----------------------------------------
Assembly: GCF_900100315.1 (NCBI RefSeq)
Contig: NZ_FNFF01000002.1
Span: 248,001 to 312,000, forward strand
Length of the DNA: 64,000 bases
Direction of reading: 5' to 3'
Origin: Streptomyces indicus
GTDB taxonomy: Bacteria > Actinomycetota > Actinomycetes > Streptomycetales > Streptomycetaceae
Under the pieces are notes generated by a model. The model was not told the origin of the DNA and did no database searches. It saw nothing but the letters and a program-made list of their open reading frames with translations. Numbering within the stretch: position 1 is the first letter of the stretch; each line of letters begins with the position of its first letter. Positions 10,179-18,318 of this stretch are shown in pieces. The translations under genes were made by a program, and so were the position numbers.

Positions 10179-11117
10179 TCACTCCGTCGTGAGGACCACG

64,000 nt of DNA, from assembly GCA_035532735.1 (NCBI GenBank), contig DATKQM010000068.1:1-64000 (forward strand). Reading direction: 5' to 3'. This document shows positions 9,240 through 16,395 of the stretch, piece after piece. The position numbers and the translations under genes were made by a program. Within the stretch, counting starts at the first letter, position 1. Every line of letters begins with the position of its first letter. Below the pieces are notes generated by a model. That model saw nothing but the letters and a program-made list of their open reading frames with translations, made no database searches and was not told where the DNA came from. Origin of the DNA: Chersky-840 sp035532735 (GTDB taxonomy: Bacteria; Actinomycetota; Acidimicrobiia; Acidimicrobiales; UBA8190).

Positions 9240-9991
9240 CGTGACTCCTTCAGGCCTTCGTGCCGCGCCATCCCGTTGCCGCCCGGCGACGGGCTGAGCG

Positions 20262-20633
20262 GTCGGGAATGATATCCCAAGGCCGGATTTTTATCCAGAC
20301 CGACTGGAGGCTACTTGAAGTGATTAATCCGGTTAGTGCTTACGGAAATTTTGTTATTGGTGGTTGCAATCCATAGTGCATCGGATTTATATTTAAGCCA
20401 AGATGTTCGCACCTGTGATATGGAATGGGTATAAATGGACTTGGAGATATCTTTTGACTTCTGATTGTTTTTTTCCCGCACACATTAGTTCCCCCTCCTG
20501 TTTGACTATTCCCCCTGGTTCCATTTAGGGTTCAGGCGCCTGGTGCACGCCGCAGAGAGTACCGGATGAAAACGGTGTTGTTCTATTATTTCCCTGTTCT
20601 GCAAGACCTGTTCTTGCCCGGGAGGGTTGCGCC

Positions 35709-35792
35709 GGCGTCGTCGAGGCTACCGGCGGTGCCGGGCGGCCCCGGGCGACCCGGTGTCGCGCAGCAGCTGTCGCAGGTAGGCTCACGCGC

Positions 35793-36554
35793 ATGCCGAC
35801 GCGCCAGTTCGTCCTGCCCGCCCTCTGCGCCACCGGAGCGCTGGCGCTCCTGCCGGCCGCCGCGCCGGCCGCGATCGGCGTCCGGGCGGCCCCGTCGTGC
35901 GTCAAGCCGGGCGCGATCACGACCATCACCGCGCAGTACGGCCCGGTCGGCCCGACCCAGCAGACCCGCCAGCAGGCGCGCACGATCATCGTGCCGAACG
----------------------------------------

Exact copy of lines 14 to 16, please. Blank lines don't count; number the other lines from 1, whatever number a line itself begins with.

Positions 20262-20633
20262 GTCGGGAATGATATCCCAAGGCCGGATTTTTATCCAGAC
20301 CGACTGGAGGCTACTTGAAGTGATTAATCCGGTTAGTGCTTACGGAAATTTTGTTATTGGTGGTTGCAATCCATAGTGCATCGGATTTATATTTAAGCCA